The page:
Designed for Netscape 7.0, Internet Explorer 5.0, and higher. 800x600 or larger. Broadband 128k or faster. UK residents.
Home to Roost

Tempting them in

Food!

Not just birds?

Predators - a problem

Ponds and water

Visitors

My garden plan

Plants in my garden

Trees I planted

How I started

Downloads

Technical Details

Photo Gallery

The kiss of the sun for pardon
The song of the birds for mirth
One is nearer God‘s heart in a garden
Than anywhere else on earth.
Open for business
When a new restaurant opens it put a big board outside with "Today's Specials" written on it. You must do the same for the birds.

Free Food for birds!I found the best way of initially encouraging birds to my garden was to put out white bread. At 15p a loaf in Tesco's it didn't break the bank and effectively sent out the message far and wide to any bird flying overhead: FREE FOOD!

At the same time we put up a couple of feeders: one with peanuts and one with bird seed. These were the cheaper feeders but they did their job well enough. Once the birds saw the bread and were enticed in, other birds were attracted too.

We mainly had starlings to being with squabbling over the bread, with perhaps a few house sparrows. Not the most interesting of birds, but they helped encourage others in. Blue-tits somehow found the peanut feeds (although the starlings visited these as well, would you believe?). The occasional Magpie was attracted with all the commotion too.
Patience is required
When we started this we didn't know what birds to expect. So were just persevered with the bread, peanuts and seed for a while. It was now about April / May 2003 and parent birds were getting food for their chicks. Bread isn't a great food for growing chicks but what doesn't fat will fill, as my Dad told me as a kid.

By accident we found starlings love cheese! Yes really! We put out a whole block of Tesco value cheese that had gone a bit mouldy and they attacked it with vigour. I guess it was pretty good to feed chicks as well.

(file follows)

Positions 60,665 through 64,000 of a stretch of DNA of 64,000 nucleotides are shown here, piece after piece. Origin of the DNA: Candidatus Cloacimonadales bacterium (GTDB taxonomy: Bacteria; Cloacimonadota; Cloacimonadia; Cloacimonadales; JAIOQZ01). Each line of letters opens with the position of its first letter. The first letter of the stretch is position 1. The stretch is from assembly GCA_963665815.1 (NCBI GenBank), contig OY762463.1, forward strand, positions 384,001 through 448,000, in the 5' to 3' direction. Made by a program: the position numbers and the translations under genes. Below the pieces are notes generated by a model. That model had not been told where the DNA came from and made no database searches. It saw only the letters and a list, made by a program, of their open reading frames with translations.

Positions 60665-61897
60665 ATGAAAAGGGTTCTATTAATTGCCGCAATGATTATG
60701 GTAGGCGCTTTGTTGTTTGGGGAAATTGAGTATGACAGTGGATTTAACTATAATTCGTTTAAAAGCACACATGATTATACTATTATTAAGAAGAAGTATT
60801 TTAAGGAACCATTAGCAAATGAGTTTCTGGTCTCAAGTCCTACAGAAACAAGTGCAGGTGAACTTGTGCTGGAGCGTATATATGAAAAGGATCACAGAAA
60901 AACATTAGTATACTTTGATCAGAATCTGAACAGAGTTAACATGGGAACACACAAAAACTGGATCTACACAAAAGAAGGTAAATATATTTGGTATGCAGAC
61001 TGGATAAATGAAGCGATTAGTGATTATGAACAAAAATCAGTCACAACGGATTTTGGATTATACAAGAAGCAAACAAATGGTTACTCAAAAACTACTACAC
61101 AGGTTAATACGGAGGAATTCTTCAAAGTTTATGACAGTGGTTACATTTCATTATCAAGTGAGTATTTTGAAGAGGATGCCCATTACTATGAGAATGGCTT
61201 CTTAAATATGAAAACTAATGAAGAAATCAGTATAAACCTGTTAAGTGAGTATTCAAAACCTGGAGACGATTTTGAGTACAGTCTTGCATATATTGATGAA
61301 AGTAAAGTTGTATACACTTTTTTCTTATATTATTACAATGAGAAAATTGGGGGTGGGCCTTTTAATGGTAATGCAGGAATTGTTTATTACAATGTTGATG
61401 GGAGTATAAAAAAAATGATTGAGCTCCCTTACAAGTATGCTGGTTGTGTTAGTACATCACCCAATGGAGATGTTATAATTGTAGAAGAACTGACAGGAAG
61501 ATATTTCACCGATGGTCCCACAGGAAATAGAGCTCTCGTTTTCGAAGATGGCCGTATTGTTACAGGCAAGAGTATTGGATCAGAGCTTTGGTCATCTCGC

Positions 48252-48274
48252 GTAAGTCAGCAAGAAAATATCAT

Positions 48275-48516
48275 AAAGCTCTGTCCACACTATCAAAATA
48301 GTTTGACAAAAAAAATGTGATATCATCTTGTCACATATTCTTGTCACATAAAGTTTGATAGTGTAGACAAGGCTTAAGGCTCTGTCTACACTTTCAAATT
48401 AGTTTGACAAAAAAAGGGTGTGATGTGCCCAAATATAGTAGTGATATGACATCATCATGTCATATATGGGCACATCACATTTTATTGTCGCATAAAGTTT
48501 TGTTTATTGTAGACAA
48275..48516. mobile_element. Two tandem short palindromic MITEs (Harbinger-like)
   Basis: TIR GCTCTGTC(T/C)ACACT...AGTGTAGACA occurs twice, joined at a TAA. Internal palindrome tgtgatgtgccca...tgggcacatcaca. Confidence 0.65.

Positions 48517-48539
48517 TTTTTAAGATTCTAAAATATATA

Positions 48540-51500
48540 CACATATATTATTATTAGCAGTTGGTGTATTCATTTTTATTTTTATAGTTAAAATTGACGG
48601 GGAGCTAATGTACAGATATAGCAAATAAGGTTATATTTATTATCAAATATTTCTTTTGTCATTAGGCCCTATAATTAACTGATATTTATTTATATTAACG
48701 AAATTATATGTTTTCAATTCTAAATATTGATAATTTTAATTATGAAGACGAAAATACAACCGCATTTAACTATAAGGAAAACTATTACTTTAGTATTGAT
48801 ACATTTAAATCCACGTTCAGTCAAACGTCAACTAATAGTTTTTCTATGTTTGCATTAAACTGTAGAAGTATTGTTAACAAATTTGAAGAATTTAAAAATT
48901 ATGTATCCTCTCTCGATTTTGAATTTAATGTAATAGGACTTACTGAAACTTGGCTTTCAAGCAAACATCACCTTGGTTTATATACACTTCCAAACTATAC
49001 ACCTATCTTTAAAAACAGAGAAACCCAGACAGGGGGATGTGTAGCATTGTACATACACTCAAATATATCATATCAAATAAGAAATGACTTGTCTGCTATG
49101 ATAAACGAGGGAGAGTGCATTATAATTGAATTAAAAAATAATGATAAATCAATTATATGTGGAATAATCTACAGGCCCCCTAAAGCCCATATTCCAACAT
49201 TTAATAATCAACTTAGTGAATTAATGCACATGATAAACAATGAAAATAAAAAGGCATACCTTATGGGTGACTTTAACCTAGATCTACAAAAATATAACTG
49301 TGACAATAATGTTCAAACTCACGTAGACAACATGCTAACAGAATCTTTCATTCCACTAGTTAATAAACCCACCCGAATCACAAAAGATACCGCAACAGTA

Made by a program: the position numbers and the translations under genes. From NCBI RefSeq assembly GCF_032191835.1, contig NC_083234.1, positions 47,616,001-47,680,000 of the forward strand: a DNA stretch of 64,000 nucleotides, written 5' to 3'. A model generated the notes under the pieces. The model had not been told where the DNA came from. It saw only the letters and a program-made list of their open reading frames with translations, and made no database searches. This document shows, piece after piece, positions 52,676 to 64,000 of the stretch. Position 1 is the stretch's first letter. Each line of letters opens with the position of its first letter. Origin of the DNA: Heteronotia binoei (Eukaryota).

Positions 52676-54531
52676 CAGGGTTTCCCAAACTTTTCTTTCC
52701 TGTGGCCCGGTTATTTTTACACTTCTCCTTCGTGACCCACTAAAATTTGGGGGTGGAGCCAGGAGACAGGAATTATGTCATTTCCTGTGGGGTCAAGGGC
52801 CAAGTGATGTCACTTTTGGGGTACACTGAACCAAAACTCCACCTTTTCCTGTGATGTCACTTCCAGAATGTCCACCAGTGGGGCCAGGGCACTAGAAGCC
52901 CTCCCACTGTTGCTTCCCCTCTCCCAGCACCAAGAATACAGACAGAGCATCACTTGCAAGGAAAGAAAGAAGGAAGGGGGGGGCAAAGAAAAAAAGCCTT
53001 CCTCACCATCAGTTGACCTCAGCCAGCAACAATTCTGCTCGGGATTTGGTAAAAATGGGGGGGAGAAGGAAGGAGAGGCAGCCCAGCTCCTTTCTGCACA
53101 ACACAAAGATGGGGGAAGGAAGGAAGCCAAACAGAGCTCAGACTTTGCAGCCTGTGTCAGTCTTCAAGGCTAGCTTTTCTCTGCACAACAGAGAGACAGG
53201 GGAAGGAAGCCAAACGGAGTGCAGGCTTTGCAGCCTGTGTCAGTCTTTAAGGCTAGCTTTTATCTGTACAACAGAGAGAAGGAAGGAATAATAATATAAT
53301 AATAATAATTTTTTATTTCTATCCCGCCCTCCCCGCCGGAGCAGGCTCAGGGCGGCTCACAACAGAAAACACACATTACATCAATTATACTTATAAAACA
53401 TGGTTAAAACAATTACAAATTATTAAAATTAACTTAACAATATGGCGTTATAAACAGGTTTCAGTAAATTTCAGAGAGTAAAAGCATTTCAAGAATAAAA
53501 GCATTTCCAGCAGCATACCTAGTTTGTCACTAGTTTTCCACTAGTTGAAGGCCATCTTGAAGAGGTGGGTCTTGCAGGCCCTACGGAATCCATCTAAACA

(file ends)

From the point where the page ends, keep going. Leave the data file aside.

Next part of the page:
So we now had starlings, magpies, ravens, blue-tits visiting our garden. We increased the number of feeders to try and prevent the squabbling. We also put up some fat balls - but a word of advice: don't leave them in the green plastic netting they come in. Birds can get their tongues caught in them. Please transfer them to purpose built fat balls feeders that cost pennies.

Suet FeederYou can also get a wide variety of flat pack fat feeders as shown here; these are maybe the size of a thick paperback book and fit into a special metal cage. The fat (suet) can contain seed, fruit, insects, nuts- in fact all manner of things designed to attract birds to your garden.

As a high-energy source of food this is surely one of the best for all types of birds, from starlings to tits. And any dropped food below the feeder will be picked up by ground feeder birds, such as collared doves, blackbirds and wagtails.
Take a chance on me
I did something really silly in about June 2003. I bought a special seed feeder that is only used for feeding Goldfinches. They eat mainly NIger seed (also written Nijer) which is tiny and would fall straight out of a normal seed feeder.

Well the website I ordered from (either Haiths or CJ Wildbird Food) warned about buying one of these if Goldfinches were not already visiting your garden (because no other bird would use them). But I bought one anyway.

Male Goldfinch looking good!In June 2004 we had our first, solitary Goldfinch visitor. Somehow it had found the feeder (just how do they do it?) and was feeding. We were spellbound. The Goldfinch is one of Britains prettiest birds, with a red face and yellow and green wings. He continued to visit now and again, sitting on the feeder perch for minutes at a time.

We now have 3 Nijer seed feeders and about 20 Goldfinch visitors. Wow! What a result! There are two distinct flocks: a group of 3 (with an occasional 4th) and a group of about 15. They don't get on very well and squabble very fiercely if both groups attempt to feed at the same time!